Scottish National Dictionary (1700–)

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DUG, n. Sc. form of Eng. dog. Dim. duggie, sometimes used as a term of endearment (see Fif. quot.). For other forms see Dowg and for Sc. usages see Dog. Sh. 1949  New Shetlander No. 16. 43:
Every man hed a dug, though nen o dem wis muckle use.
Fif. 1938  Daily Record (23 June):
In moments of tenderness, the son of the house may be termed “ma duggie” which is a form of endearment reserved for males only — even the “budgie” is a “bonny wee duggie”.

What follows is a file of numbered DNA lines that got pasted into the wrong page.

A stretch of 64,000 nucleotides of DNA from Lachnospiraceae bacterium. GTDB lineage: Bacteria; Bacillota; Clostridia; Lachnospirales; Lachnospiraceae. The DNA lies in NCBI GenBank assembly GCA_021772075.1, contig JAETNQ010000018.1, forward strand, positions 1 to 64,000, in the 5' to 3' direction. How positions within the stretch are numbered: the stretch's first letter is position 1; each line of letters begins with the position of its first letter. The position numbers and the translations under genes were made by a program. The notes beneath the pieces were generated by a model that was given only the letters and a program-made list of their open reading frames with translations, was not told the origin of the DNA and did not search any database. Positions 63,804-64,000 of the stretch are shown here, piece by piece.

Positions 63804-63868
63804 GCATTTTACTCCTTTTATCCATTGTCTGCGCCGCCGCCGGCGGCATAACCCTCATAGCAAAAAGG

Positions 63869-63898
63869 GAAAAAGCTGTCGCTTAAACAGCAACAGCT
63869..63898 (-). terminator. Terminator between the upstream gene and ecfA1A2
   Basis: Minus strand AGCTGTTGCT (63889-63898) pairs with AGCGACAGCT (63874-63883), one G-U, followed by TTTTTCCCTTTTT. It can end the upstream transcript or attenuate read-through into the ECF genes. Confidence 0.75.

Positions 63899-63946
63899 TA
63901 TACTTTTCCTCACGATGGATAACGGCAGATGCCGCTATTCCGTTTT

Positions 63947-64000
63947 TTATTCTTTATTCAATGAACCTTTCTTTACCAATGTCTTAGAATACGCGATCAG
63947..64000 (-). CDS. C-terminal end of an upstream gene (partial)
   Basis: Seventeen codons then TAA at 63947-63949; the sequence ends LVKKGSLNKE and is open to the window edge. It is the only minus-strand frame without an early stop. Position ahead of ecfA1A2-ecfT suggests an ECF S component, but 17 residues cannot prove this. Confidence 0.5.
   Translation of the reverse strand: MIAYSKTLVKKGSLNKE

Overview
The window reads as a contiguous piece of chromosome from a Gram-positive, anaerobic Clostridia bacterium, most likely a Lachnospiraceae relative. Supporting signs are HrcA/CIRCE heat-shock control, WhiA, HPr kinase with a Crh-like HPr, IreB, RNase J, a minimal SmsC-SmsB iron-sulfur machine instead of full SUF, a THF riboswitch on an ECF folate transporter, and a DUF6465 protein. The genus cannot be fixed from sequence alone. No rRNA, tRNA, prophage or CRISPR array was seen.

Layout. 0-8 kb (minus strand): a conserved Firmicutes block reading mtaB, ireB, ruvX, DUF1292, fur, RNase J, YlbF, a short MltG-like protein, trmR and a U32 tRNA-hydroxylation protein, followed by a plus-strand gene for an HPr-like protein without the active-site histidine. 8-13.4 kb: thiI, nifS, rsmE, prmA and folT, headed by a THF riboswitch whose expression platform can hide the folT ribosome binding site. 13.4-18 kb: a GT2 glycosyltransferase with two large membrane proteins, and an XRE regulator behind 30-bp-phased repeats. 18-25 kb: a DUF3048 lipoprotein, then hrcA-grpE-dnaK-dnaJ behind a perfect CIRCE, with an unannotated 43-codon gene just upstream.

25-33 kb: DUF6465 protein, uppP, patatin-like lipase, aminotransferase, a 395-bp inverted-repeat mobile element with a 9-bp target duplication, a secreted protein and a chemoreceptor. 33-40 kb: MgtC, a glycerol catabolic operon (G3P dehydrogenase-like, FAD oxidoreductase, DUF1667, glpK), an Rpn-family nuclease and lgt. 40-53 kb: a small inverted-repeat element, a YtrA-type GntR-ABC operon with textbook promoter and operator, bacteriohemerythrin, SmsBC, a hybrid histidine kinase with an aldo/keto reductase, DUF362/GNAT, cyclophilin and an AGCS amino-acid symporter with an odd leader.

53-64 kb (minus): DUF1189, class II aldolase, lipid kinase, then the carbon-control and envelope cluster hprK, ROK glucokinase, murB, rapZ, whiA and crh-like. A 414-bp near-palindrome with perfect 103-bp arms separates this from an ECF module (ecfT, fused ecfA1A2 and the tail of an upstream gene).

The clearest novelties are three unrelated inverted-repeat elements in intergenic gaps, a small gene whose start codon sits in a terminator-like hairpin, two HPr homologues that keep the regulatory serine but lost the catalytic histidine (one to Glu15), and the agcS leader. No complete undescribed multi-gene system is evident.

Gsw. 1860  J. Young Poorhouse Lays 30:
My dug, an' faithfu' brute he's been.
Lnk. a.1832  W. Watt Poems (1860) 31:
Donald Stuart, blind and lame, Led by his dug, withouten hame.
w.Dmf. 1908  J. L. Waugh Robbie Doo (1912) i.:
And what a man he was aboot dugs.

Hence dugged, adj., dogged, obstinate. Ork. 1880  Dennison Sketch-Bk. 103:
I sinno' terp aboot hid mair! Tae dive wi' dugged folk, I scunner.

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"Dug n.". Dictionary of the Scots Language. 2004. Scottish Language Dictionaries Ltd. Accessed 19 Dec 2018 <>



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